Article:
Now, here is the genius of the Founding Fathers. They gave each of the undesirable yet natural forms of government a seat in the federal government. Those individuals who could amass vast amounts of political support would naturally gravitate to the presidency, and enjoy the powers of the executive branch. Those people who arose into a ruling class by riches or by political connections would find their easiest way to power would be through the senate. Originally, the senators were appointed by the state legislatures. The sentiment of the people would be represented as best as possible in the house, where the representatives would, of necessity, be answerable to the passions of the people in their districts with a biennial election.

The result of pitting these three natural governments against each other, in the way that emphasized their positive aspects, but negated their worst, gave rise to the system of government found in the constitution. Had we applied the constitution verbatim, we would enjoy the same effects they had back then.

Namely, the presidential office would be the only place charismatic and autocratic leaders would find desirable. It would be a competition of personalities to get into the president’s seat. The path to election lies through the electoral college, which originally was appointed by the state legislatures, not the people. There, the electoral college would crown a new king over America every four years; not a king in full power, but the closest thing we have to a king. This king, of course, could only do the things we wanted kings to do, such as fight our wars and lead the nation in times of crises, and none of the things we wished kings would not do.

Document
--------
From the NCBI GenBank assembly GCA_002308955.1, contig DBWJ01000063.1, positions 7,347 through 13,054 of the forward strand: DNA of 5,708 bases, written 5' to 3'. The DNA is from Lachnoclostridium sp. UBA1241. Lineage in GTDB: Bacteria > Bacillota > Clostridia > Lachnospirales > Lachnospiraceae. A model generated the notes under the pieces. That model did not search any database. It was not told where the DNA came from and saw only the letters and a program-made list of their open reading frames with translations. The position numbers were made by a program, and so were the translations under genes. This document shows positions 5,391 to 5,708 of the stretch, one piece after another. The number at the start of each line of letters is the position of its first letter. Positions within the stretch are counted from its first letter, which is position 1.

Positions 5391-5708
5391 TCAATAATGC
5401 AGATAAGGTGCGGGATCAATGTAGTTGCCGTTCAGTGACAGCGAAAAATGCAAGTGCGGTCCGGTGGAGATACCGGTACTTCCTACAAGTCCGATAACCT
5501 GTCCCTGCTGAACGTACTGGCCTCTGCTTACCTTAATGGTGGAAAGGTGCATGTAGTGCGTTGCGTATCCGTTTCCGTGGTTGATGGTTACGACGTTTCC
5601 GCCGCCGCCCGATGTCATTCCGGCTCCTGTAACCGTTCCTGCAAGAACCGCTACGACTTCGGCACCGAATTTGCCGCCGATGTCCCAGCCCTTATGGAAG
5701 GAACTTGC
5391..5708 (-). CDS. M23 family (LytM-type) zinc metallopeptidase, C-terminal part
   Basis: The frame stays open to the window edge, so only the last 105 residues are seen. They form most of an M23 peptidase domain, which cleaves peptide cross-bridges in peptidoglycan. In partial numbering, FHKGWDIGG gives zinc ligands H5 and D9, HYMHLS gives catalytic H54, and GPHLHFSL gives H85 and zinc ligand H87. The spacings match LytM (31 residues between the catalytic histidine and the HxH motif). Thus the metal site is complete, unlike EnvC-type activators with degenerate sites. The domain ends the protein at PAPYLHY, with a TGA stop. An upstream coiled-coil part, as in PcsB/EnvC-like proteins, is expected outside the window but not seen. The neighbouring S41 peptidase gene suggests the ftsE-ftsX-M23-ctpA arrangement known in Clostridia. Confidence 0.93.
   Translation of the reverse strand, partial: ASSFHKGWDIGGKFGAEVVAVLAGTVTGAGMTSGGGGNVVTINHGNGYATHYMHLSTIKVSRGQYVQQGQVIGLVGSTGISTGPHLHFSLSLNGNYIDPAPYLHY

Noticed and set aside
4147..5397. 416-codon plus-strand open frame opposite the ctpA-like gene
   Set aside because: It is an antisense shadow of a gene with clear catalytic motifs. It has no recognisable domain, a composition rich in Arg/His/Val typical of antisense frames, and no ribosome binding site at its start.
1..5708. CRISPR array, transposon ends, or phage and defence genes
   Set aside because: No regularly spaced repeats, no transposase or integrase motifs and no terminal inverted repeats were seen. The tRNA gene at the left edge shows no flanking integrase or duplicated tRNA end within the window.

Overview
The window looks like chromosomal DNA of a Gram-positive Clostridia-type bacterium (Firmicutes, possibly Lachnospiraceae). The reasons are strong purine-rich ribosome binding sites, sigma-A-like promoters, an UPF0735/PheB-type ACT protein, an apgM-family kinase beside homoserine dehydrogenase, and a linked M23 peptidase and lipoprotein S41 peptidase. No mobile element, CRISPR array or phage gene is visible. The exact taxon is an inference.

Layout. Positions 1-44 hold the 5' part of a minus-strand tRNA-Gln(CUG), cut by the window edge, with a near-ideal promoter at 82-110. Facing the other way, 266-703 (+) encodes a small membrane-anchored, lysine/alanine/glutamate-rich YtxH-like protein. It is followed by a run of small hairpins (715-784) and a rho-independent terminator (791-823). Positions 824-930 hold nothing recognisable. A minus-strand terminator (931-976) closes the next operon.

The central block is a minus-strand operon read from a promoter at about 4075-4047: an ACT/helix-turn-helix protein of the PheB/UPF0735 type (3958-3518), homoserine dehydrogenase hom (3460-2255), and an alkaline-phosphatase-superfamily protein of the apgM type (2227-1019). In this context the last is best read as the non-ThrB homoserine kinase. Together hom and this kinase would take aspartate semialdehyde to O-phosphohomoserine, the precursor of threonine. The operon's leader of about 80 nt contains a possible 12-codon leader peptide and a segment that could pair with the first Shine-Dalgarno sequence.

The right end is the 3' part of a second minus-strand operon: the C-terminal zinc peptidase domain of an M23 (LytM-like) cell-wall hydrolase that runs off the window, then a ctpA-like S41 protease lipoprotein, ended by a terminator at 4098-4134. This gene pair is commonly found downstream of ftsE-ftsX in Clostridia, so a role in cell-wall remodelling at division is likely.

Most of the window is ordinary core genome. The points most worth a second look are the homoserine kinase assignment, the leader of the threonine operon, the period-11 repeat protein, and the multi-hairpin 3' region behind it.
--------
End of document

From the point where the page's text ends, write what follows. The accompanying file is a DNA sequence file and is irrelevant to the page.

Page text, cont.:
The aristocrats among us, the rich and powerful, would find their most desirable seat in the senate. There, political corruption would be rampant. The senate would be full of the political aristocracy, making backroom deals between the democratic and autocratic elements of our government. The best parts of the aristocracy—their ability to make wise, long-term decisions, their ability to bring competing elements to the negotiation table, their ability to make every a little happy, would be preserved in their role, while the worst parts, their ability to squeeze the taxpayer dry, and afford every privilege to themselves and no other, would be limited.

The democratic elements of our society would find their most desirable seat in the house. There is no easier way to get into government than through the house, and no easier way to get elected to the house than to play on the people’s passions. There, the house would be a near anarchic revolution in continual motion, continually attempting to trample on the principles of a free society and on the rights of the privileged, but at the same time, give a very real and very powerful voice to the commoner.

Had we preserved that form of government, then our society would look dramatically different. Let me list the ways.

First, the House of Representatives: